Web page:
Asides this, the management of haulage was very unprofessional and undependable. A passenger who sat in front of me, had paid to transport 10,000 fingerlings. He had the fishes in perforated jerry cans with water at the heavy luggage section and would come down at every stop to check it and change water as necessary. But in between Aba and the next stop. He had lost his fishes- they died. Some of the new passengers had had their luggage thrown over the vent of his cans and killed his fishes.

Wouldn't it have been more solid if inventory of luggage was categorized according to such sensitivity? Wouldn't it have been better if an adequate number of staff had been employed so that some could be fully assigned to handle luggage so no one gets a damaged good after paying for the service?

If there was any asthmatic person in that coach, an attack would have been certain. I am not sure there's any medical help on board, not even a first aid box. I may be wrong on that, though. I hope. The children were the worse hit. So many of them were crying almost constantly.

Because of the minimal coordination at each stop, there was much delay before the journey would commence. We left Port Harcourt at about 7:11 am and arrived Enugu at 6:55pm. Almost 12 hours for a journey of roughly 5hours. If the departures and arrivals at successive terminals are overseen from an overall monitoring center with sub-monitoring centers, the delays could be significantly cut out.

People of Nigeria, the railway system is a viable transport option but the corporation or the ministry of transport, in following status quo will just kill it. The overload of people and luggage will exert faster wear on the trains.

My humble suggestion?

1. Get more staff to man the coaches (to maintain order in the trains) and to handle bookings at the stations.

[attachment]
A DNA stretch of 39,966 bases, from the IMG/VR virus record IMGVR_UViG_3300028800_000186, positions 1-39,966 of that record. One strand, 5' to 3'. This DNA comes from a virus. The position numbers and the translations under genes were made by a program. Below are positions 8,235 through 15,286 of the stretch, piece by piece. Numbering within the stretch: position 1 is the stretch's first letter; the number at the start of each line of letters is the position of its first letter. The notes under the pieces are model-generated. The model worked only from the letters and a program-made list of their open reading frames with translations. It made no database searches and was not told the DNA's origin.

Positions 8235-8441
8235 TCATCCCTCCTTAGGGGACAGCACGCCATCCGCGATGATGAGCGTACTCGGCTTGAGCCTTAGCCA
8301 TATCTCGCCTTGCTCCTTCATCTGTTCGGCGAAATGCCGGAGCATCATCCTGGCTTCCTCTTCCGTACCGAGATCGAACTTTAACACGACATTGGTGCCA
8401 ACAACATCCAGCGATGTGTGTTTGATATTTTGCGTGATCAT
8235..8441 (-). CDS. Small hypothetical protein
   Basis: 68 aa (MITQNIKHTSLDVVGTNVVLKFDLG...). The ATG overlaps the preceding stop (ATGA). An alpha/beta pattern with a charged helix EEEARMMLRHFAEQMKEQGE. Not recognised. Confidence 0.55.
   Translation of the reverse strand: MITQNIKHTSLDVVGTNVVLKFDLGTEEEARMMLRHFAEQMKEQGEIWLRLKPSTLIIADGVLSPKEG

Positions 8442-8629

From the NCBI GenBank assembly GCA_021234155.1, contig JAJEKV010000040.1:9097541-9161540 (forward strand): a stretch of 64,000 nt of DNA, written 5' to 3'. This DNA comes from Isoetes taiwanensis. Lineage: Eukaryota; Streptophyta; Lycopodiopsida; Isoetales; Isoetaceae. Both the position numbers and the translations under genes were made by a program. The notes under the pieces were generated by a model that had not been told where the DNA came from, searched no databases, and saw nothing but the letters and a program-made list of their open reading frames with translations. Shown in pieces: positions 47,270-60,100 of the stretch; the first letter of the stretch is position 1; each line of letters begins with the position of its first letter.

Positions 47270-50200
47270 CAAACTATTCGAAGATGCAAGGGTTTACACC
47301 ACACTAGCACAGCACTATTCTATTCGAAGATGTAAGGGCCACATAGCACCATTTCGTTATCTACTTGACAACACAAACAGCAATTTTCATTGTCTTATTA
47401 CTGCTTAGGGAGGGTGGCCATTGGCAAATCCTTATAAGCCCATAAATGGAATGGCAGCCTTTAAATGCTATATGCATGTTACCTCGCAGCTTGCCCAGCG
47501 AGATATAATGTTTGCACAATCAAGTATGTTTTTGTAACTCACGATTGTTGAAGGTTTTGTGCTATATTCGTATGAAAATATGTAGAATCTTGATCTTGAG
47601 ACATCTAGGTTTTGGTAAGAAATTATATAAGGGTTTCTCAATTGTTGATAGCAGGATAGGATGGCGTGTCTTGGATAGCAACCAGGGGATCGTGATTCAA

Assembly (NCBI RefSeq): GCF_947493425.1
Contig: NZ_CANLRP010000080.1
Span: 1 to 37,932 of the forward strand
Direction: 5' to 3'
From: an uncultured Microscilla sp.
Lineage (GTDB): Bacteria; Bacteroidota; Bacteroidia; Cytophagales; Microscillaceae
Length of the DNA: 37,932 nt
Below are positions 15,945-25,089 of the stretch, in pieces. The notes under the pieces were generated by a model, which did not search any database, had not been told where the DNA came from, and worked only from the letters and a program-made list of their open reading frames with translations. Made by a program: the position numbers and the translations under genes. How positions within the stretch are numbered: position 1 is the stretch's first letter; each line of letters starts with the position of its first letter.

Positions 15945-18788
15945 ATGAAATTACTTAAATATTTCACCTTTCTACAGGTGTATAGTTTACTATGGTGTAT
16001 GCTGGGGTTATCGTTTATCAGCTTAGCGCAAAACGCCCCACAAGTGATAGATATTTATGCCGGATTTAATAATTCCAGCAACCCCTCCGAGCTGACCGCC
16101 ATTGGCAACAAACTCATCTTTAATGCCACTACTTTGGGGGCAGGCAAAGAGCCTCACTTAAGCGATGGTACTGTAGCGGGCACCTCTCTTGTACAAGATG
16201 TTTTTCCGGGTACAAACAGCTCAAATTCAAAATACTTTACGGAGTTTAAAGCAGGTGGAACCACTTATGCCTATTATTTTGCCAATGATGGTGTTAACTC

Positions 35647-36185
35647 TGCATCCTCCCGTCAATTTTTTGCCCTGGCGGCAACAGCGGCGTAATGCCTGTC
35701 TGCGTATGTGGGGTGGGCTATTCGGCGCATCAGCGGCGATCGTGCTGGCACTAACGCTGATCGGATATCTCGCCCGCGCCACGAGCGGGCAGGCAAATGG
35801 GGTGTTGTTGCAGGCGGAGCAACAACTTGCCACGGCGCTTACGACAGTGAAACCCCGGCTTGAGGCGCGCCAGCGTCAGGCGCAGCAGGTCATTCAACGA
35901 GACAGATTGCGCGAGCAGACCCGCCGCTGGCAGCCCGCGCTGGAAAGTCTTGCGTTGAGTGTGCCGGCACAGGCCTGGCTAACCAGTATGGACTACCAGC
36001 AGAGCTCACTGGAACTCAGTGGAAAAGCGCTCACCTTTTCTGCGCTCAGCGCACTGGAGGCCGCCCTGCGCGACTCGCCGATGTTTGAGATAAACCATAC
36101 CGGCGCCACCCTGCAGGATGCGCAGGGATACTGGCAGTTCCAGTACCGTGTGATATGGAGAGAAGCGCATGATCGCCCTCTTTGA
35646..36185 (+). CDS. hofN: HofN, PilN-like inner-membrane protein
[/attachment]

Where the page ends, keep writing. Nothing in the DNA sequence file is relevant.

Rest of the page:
2. Restructure the system by creating a functional central control station to collate, process and manage trips, oversee the system. This will end the current kamikaze approach of transportation; come one, come all!

3. Draw up and enforce policies to ensure weight capacity is not exceeded so outrageously.

4. Carve out a special unit from the corporation to receive, process and handle passengers' luggage in a more professional manner.

5. Increase the number of first class coaches. A lot of of people fought hard to get into the limited first class coach. They had money to pay too but there was just one.

6. Better the conditions of the first class coaches. When we had to open the few available small vents, we coughed and choked from dust and soot. I'm lamenting but I was in first class. Stretch that to appreciate how bad second class coaches must have been.

7. Re-orientation of the security personnel on board. We're customers, they should stop shouting, pushing and hitting people at the slightest offence like we came to write JAMB. Let's show our civility by how well we treat even the bad eggs among us.

8. And change the embarrassing ticket. It won't be bad if the tickets read the actual amount they cost instead of N13.45.

Source : David Nwajiuba